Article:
South Australia is leading the nation in testing and legislating to allow driverless cars. In fact, SA was the first state in Australia to pass laws regarding driverless cars, allowing on-road trials. Australian Driverless Vehicle Initiative (ADVI) executive director Rita Excell says there are many benefits to driverless cars.
“From a road safety perspective, it’s expected up to 90 per cent of crashes would be eliminated from driverless vehicles,” she says. “(People) make mistakes and having a computer that doesn’t make mistakes and can talk to other cars — and interact with each other — means they aren’t trying to predict what
the others are going to do.”
Furthermore, driverless cars will provide travel options for people, including those with disabilities, who can’t operate conventional cars.
Ms Excell says SA has been recognised as the lead state for driverless technology in Australia.
“We were the first to do on-road demonstrations of the technology, in November 2015, on the Southern Expressway,” she says.“SA’s legislation (about driverless vehicles) has been used as a model to help inform what the national legislation might look like. “The SA Government is part of what is a collaboration of over 90 organisations that come from research and industry.”
Ms Excell expects the first driverless cars to be on SA roads will be driverless shuttles, used in areas such as university precincts. This is likely to be rolled out within five to 10 years as car companies and major companies such as Google continue to hone the technology.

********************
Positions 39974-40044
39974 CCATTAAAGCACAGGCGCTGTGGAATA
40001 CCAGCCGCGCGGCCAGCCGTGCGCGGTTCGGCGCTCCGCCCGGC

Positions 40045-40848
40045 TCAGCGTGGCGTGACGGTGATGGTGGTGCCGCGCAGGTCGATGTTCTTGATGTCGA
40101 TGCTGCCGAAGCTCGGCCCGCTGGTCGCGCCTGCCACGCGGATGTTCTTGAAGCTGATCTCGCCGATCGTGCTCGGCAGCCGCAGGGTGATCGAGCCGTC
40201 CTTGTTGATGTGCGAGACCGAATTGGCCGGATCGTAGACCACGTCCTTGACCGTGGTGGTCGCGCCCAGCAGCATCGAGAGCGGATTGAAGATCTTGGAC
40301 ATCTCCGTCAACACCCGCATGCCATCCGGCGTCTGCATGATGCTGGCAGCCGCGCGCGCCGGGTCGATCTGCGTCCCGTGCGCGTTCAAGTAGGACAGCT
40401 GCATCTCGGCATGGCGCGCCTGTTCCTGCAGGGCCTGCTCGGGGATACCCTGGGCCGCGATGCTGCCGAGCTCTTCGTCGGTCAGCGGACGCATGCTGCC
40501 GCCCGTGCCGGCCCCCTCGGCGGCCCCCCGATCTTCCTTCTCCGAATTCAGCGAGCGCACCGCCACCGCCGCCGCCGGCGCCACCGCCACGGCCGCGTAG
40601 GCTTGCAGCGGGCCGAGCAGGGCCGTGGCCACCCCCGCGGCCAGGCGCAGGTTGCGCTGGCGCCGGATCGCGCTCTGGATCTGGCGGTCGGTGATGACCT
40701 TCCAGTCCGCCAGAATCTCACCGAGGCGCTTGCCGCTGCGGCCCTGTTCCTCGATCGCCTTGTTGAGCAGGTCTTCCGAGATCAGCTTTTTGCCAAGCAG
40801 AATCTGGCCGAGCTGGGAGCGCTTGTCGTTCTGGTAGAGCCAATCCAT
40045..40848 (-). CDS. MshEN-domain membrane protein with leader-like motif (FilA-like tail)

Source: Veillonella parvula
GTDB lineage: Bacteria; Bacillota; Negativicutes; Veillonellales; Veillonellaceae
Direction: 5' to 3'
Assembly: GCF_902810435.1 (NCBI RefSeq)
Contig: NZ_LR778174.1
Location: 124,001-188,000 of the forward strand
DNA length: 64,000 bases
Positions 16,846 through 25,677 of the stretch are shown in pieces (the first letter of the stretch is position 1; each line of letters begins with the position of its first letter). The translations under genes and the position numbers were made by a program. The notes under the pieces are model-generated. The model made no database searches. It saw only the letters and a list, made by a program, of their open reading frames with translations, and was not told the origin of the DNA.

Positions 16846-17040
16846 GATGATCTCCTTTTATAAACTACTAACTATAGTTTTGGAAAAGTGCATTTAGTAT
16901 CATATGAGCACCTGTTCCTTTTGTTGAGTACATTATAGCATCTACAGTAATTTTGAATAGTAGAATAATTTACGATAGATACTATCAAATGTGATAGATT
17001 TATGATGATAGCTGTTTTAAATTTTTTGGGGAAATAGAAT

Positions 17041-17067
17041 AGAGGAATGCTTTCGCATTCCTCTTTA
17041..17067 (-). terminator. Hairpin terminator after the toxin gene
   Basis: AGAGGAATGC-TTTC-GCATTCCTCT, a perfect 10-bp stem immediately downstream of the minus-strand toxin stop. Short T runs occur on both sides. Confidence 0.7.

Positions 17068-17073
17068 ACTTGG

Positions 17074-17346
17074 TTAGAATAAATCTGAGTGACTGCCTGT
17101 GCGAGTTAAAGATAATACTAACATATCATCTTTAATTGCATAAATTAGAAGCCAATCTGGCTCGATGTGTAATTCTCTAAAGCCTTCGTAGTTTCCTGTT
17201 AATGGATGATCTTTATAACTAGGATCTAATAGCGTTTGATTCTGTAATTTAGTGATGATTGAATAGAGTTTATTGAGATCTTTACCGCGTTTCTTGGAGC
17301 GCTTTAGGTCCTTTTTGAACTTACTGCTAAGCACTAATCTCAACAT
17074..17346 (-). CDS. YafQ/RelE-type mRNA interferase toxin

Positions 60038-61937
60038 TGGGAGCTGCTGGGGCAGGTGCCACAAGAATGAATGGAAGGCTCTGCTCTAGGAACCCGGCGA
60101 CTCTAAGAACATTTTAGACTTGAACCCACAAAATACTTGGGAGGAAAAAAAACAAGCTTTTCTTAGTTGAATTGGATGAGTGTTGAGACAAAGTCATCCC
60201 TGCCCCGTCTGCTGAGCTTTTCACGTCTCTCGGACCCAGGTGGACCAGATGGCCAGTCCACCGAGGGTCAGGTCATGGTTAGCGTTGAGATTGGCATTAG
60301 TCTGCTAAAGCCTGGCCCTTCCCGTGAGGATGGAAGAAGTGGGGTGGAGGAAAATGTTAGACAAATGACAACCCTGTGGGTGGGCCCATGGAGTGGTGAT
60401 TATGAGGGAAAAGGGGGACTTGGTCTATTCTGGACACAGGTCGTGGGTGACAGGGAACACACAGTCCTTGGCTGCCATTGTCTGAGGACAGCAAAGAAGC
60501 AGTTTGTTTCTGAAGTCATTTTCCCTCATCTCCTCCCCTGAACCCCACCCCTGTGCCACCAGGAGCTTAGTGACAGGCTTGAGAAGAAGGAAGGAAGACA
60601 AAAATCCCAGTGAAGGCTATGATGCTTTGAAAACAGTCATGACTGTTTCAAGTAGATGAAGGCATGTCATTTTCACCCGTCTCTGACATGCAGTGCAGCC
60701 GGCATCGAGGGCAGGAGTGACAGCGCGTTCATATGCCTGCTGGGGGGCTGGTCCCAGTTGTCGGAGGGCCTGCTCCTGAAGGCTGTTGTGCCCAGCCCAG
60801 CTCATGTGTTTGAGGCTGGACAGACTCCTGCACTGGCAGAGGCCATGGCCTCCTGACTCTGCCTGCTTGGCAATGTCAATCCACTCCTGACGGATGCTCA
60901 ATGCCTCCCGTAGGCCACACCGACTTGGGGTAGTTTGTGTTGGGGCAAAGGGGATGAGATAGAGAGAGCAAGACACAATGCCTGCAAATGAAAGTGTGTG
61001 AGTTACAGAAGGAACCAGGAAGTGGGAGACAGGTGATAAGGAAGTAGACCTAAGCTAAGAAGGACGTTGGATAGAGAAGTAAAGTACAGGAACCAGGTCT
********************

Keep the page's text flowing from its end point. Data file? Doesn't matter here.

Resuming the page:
Adelaide enjoys strong relationships with its five sister cities in China, the US, Malaysia, Japan and New Zealand. The benefits include boosting tourism, learning about new cultures and establishing bonds of friendship. Austin, in Texas, shares a birthday with South Australia — both having been founded as separate states of their countries in 1836.
The partnership between Austin and Adelaide is focused on deepening cultural ties, marketing products and services and promoting tourism.
Christchurch and Adelaide formed a sister city relationship in 1971, with plans to foster closer understanding between the two places, exchange ideas, encourage trade and welcome visitors associated with trade missions, exchange students and sporting competitions. George Town, in Malaysia, has had ties with Adelaide since 1973 and the relationship has blossomed through tourism, visits by delegations and trade missions.
In 1982, Adelaide and Himeji, in Japan, formalised a sister city partnership which has been mutually beneficial through tourism and educational exchanges. The Adelaide Himeji Gardens, in the southern Parklands, was a gift from Himeji in 1982.
Japanese landscape designer Yoshitaka Kumada visited Adelaide twice in the late 1980s to ensure the layout of the garden adhered to traditional principles. Adelaide’s fifth sister city is Qingdao, in the eastern Shandong Province of China, and was chosen because of the positive impact the relationship will have on trade.
In 2002, a Memorandum of Understanding about education and training was signed and, in 2015, Adelaide Lord Mayor Martin Haese participated in a state government led trade mission to Shandong Province. Mr Haese says sister city relationships are diverse and dynamic.
“The future of Adelaide is in creating a true global city, which is renowned for its livability, creativity and prosperity,” he says.“Our city’s sister city relationships are vital to achieving this goal.”
Adelaide also has two friendship cities in China: Dalian, in Liaoning; and Chengdu, in Sichuan.